Eighteen interviewees summed up their overall AUB experience in positive terms ("good", "normal", "enriching", "valuable") and superlatives ("would do it again", "loved it", "despite everything, great!"). They reported having received a good education, "loved the challenge", "met interesting people", made great friends, and "achieved their goals". On the other hand, two alumni viewed their experience as less than rewarding. "It wasn't negative, it was a moderate experience tinted by severe moments of negativity. . . desperation, self-loathing, self-doubt, seeking a way out", reflected one student. The second person's experience seems rather devastating: "I finished with the highest grades in high school, I entered [AUB] with such a blast, and everything was completely shattered: they managed to kill everything in me. Both interviewees blamed the "culture", "people's attitude", "the whole system!".
The group's perceptions of long-term effects of the AUB experience on their lives were multifaceted, and combined both negative and positive attributes.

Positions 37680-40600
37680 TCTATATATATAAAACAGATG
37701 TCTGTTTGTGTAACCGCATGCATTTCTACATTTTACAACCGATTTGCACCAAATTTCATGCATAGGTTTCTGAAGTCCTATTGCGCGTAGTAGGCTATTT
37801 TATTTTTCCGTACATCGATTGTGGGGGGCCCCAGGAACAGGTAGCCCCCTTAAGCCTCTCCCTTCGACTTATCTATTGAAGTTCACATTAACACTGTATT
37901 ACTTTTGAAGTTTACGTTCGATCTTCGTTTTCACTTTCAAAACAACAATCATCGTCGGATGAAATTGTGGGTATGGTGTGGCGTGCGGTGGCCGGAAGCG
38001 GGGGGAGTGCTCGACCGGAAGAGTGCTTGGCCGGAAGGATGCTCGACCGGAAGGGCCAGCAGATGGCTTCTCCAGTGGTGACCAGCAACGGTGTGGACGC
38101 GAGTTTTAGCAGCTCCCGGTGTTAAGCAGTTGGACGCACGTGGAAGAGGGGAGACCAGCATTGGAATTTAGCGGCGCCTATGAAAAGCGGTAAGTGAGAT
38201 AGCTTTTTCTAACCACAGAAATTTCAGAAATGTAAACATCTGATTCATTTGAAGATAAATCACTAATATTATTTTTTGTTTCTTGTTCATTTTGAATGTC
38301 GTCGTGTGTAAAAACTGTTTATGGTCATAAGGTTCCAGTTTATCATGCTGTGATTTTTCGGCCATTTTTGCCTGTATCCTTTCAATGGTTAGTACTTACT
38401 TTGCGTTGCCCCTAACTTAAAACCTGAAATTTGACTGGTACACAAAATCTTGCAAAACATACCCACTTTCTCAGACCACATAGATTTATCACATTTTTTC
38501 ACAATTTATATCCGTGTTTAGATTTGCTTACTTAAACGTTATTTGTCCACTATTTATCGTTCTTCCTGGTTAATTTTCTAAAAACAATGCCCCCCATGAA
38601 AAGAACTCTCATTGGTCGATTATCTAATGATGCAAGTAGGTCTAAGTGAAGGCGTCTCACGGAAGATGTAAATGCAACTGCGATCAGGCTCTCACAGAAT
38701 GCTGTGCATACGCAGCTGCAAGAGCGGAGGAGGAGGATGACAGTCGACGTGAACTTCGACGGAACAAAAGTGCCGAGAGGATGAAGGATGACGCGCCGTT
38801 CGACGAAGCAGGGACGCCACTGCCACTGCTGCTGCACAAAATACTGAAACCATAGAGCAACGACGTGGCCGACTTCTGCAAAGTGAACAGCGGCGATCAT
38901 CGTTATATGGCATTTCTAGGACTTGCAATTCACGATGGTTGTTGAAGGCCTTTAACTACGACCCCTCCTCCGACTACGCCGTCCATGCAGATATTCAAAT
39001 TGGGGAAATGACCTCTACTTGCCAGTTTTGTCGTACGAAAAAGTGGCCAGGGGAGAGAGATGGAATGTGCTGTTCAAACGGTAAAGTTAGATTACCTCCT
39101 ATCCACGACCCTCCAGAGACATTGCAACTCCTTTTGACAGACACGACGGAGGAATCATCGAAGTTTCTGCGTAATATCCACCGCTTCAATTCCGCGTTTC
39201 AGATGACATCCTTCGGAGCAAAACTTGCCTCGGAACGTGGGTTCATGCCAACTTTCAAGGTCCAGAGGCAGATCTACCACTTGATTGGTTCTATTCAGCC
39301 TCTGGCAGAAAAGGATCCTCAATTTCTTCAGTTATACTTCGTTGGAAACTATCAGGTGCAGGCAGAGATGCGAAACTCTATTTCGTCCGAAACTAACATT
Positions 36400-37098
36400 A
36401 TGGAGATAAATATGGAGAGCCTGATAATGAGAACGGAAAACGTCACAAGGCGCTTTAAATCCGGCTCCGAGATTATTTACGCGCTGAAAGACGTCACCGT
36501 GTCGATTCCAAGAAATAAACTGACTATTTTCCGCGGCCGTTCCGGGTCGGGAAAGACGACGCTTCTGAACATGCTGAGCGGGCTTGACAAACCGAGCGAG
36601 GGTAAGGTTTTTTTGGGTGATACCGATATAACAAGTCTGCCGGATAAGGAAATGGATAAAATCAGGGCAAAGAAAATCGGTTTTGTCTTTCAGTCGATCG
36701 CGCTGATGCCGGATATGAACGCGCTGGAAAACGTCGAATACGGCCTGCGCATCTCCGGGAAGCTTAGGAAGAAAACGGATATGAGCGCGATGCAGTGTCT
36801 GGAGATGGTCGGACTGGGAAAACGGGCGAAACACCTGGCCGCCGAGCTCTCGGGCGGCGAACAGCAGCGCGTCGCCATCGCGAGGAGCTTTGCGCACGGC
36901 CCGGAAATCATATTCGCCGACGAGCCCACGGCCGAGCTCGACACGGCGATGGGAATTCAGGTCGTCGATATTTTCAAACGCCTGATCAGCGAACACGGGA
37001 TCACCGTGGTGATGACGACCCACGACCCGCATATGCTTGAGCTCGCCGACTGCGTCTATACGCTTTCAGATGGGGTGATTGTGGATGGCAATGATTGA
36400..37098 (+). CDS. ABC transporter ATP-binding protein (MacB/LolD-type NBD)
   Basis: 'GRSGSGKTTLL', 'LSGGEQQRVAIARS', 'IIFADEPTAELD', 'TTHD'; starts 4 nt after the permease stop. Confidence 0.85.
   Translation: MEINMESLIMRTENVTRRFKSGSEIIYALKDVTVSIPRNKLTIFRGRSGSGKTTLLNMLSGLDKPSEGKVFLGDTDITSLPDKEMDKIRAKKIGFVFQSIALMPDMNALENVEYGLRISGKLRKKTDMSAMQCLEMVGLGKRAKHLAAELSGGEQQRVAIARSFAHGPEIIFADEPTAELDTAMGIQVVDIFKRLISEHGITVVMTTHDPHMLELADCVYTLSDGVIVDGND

For the most part, the effects of the AUB experience were favorable, and encompassed the following gains: Learning to be more patient, tolerant, and understanding; working more diligently, keeping abreast of political events; becoming more sensitive to issues of human rights; coping more successfully with stress, becoming empowered, more mature, and more in touch with one's emotions, and finally becoming high achievers both academically and professionally. As for the negative effects, the group reported becoming more intense, experiencing concentration difficulties, and harboring feelings of anger and frustration brought forth by the injustices and devastation of the war. One female described herself as having emerged from the war emotionally deficient, and was convinced that her intellectual and social development did not follow parallel or equal courses due to her limited social and affective experiences. Ziad's experience left him "scathed and marked". Upon graduation, he questioned his intellectual abilities, education and knowledge because he had been constantly "consumed by small worries and large pains." Two alumni felt that the war had no impact on their lives. Osama emphasized that "I was never bothered by the war. I did not know anything other than the war, it was always like that . . . . I'm indifferent to the war!" Moustafa's position was that "We had bad times and a lot of war situations we had to cope with, but I think after graduation there is no major terrible memory that we kept from the war: I don't have a friend who was killed or myself being injured."